The main opposition Republican People's Party (CHP) has been dragged into turmoil following the resignation of renowned neo-nationalist CHP member and Ankara Deputy Emine Ülker Tarhan, who launched a bitter statement against her former party.
CHP Eskişehir Deputy Süheyl Batum yesterday said that he supported Tarhan's statements in her resignation letter and said some CHP members will follow Tarhan's path and resign from the main opposition.
"We are trying to recover the party by shaking it," said the Eskişehir deputy, urging the party administration to adopt stricter policies toward Turkey's critical issues.
Tarhan's resignation came after relations between her and the CHP soured following the presidential elections on Aug. 10, and has since triggered new resignations from party members who share her opinions.
Batum said that there are numerous party members within the CHP who support Tarhan and Batum's views.
"In one or two weeks, lots of our friends [CHP members] will consider the party's condition," added Batum, signaling that new resignations within the CHP will be forthcoming.
On Sunday, CHP Secretary-General Gürsel Tekin asked Tarhan to reconsider her resignation by saying that Tarhan's resignation is a "loss" for the CHP while CHP leader Kemal Kılıçdaroğlu did not adopt as soft a stance as Tekin. Kılıçdaroğlu said, "This is not an issue that has come up only recently. The paths [of the CHP and Tarhan] have already parted."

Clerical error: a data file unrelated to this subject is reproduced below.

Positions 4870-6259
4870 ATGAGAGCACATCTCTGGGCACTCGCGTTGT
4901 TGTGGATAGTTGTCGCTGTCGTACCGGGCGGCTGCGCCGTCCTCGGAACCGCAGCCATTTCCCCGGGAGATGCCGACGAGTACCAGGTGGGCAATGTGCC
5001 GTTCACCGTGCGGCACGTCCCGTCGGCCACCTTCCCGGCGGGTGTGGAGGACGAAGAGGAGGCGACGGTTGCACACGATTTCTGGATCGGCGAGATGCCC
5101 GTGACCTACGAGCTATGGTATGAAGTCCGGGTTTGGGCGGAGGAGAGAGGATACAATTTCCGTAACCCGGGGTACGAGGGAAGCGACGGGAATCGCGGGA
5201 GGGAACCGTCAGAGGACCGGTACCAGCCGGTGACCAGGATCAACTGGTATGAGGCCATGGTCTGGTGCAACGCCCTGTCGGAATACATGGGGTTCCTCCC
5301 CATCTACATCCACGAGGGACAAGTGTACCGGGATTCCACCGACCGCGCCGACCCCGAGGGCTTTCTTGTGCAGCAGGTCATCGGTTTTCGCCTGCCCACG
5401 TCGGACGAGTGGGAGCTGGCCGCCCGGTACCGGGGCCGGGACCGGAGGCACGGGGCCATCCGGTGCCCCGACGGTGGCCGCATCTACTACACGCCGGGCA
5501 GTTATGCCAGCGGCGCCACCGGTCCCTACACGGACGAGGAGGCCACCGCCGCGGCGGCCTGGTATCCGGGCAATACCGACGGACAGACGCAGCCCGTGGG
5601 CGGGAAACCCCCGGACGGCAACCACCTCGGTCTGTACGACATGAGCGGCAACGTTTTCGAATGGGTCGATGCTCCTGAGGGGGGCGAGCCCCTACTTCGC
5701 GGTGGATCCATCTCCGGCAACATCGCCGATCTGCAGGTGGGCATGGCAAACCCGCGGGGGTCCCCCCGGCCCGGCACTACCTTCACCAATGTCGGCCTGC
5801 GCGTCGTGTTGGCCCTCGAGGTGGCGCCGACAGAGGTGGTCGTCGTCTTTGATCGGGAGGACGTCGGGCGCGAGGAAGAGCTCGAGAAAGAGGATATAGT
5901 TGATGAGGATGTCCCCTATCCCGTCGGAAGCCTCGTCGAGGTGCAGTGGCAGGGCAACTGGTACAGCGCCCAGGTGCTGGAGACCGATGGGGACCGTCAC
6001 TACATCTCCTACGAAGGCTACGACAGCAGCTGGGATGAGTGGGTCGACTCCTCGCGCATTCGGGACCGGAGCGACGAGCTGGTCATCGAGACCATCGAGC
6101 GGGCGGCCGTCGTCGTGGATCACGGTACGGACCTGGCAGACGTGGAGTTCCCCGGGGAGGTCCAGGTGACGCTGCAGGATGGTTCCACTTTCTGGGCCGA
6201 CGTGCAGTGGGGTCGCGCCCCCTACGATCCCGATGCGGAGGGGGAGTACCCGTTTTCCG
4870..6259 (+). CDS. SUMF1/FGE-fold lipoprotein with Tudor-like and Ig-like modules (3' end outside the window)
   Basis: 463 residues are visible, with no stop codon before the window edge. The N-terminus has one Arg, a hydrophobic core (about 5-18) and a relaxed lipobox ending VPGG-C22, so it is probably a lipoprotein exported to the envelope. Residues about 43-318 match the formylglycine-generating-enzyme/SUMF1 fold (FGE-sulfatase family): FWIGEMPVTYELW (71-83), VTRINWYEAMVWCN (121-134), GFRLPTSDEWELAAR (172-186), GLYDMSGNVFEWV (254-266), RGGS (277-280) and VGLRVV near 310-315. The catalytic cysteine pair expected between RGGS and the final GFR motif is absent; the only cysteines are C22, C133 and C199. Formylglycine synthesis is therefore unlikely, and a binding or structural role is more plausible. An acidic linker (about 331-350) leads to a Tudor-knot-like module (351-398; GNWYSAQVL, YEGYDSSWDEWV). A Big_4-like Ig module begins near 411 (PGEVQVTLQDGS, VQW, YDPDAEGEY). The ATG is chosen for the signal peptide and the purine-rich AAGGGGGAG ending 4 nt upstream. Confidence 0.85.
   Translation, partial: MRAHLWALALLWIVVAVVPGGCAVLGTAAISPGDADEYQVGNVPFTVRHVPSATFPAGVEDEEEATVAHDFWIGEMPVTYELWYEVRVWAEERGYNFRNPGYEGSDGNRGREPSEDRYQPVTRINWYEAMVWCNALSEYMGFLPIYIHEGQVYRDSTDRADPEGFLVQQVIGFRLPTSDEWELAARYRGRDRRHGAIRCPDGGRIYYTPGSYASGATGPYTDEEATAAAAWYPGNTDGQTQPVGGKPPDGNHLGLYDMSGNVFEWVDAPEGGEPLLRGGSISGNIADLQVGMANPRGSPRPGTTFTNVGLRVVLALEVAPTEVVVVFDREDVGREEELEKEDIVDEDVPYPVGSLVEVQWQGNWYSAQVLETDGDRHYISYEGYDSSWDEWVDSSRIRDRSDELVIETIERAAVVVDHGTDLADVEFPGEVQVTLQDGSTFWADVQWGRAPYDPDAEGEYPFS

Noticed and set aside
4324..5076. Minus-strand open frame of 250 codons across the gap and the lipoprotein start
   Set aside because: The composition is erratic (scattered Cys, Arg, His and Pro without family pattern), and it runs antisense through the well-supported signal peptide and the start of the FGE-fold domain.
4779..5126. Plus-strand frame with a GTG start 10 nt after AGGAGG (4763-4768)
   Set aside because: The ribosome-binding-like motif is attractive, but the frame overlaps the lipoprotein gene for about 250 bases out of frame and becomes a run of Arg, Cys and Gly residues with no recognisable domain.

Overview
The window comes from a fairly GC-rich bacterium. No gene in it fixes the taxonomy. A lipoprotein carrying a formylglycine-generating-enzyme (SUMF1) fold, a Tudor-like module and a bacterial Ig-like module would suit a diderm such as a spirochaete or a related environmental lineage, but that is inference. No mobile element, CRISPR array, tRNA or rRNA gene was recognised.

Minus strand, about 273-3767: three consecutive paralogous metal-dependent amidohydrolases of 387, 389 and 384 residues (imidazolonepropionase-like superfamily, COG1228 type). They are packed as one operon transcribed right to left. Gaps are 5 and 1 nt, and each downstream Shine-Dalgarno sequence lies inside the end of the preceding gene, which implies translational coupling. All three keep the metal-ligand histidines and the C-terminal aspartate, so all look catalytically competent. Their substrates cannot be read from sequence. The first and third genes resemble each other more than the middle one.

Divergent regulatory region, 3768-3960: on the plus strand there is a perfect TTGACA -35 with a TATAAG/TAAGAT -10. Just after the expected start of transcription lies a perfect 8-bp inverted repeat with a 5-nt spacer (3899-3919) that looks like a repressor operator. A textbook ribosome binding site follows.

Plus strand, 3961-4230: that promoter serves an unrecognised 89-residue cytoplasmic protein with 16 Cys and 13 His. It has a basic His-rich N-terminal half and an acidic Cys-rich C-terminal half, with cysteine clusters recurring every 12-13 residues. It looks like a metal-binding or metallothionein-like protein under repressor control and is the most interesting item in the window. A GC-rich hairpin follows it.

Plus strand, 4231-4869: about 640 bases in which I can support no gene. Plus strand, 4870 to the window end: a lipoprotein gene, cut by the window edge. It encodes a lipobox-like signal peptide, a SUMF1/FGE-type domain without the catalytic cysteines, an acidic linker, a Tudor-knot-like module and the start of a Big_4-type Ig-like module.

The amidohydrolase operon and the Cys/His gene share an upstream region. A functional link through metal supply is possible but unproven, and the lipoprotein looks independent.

Tarhan has occupied the party's agenda thanks to her dissident discourse against Kılıçdaroğlu during the last presidential election on Aug. 10 and the extraordinary party congress to elect the party leader in early September. The question has arisen over new resignations from the neo-nationalist members within the party who might follow Tarhan out of the door.
Tarhan on Friday released a bitter press statement regarding her resignation in which she blamed the CHP's administration for their "wrong and weak policies," which she claimed are not representative of the people's sentiments and were not made with winning elections in mind. Tarhan's statement read, "I resign from the CHP after the extraordinary party assembly turned into a competition to gain seats and the disregarding of my call to draw a serious road map, not learning from mistakes made in the presidential elections [on Aug. 10]." She further asserted that the CHP made irresponsible calls during a critical period that saw terrorist activities shake Turkey and that the party had vague policies and incoherent discourses concerning the Oct. 2 mandate. Tarhan's accusation against the CHP was hailed by Prime Minister Ahmet Davutoğlu who claimed that her assertions about the CHP's irresponsible practices during a critical period and their vague policies were 100 percent correct.
According to sources, Tarhan may establish a new party and other resignations from the CHP will follow her to take part in the party that may be established. CHP Deputy Chairman Akif Hamzaçebi dismissed "new party allegations," by saying, "Some media outlets alleged that those who left the party may form a new party. This is not going to happen." Asserting that there is no possibility of establishing a new party, Hamzaçebi said that the CHP wants to come to power in the 2015 national elections and has drawn a road map to achieve this aim in its Antalya meeting.